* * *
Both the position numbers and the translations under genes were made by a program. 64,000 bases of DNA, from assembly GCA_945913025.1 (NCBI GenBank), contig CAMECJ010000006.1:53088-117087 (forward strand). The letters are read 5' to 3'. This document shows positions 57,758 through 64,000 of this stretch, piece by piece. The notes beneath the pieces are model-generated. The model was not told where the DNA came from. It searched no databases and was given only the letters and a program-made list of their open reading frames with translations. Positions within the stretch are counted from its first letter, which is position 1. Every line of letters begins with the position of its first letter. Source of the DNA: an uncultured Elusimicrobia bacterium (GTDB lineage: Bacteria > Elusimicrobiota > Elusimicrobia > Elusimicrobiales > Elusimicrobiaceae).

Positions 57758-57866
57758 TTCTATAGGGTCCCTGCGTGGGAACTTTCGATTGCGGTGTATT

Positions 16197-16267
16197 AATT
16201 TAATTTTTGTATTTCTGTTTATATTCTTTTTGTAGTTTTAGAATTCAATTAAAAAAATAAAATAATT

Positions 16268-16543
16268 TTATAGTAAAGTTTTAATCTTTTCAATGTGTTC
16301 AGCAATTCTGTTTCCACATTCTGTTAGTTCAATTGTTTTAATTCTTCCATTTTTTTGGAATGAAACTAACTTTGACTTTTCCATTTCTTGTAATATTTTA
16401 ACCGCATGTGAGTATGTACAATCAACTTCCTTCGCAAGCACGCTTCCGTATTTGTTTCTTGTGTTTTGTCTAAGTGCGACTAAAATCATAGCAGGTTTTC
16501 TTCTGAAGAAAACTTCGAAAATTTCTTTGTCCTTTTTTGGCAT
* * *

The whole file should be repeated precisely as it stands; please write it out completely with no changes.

Both the position numbers and the translations under genes were made by a program. 64,000 bases of DNA, from assembly GCA_945913025.1 (NCBI GenBank), contig CAMECJ010000006.1:53088-117087 (forward strand). The letters are read 5' to 3'. This document shows positions 57,758 through 64,000 of this stretch, piece by piece. The notes beneath the pieces are model-generated. The model was not told where the DNA came from. It searched no databases and was given only the letters and a program-made list of their open reading frames with translations. Positions within the stretch are counted from its first letter, which is position 1. Every line of letters begins with the position of its first letter. Source of the DNA: an uncultured Elusimicrobia bacterium (GTDB lineage: Bacteria > Elusimicrobiota > Elusimicrobia > Elusimicrobiales > Elusimicrobiaceae).

Positions 57758-57866
57758 TTCTATAGGGTCCCTGCGTGGGAACTTTCGATTGCGGTGTATT

Positions 16197-16267
16197 AATT
16201 TAATTTTTGTATTTCTGTTTATATTCTTTTTGTAGTTTTAGAATTCAATTAAAAAAATAAAATAATT

Positions 16268-16543
16268 TTATAGTAAAGTTTTAATCTTTTCAATGTGTTC
16301 AGCAATTCTGTTTCCACATTCTGTTAGTTCAATTGTTTTAATTCTTCCATTTTTTTGGAATGAAACTAACTTTGACTTTTCCATTTCTTGTAATATTTTA
16401 ACCGCATGTGAGTATGTACAATCAACTTCCTTCGCAAGCACGCTTCCGTATTTGTTTCTTGTGTTTTGTCTAAGTGCGACTAAAATCATAGCAGGTTTTC
16501 TTCTGAAGAAAACTTCGAAAATTTCTTTGTCCTTTTTTGGCAT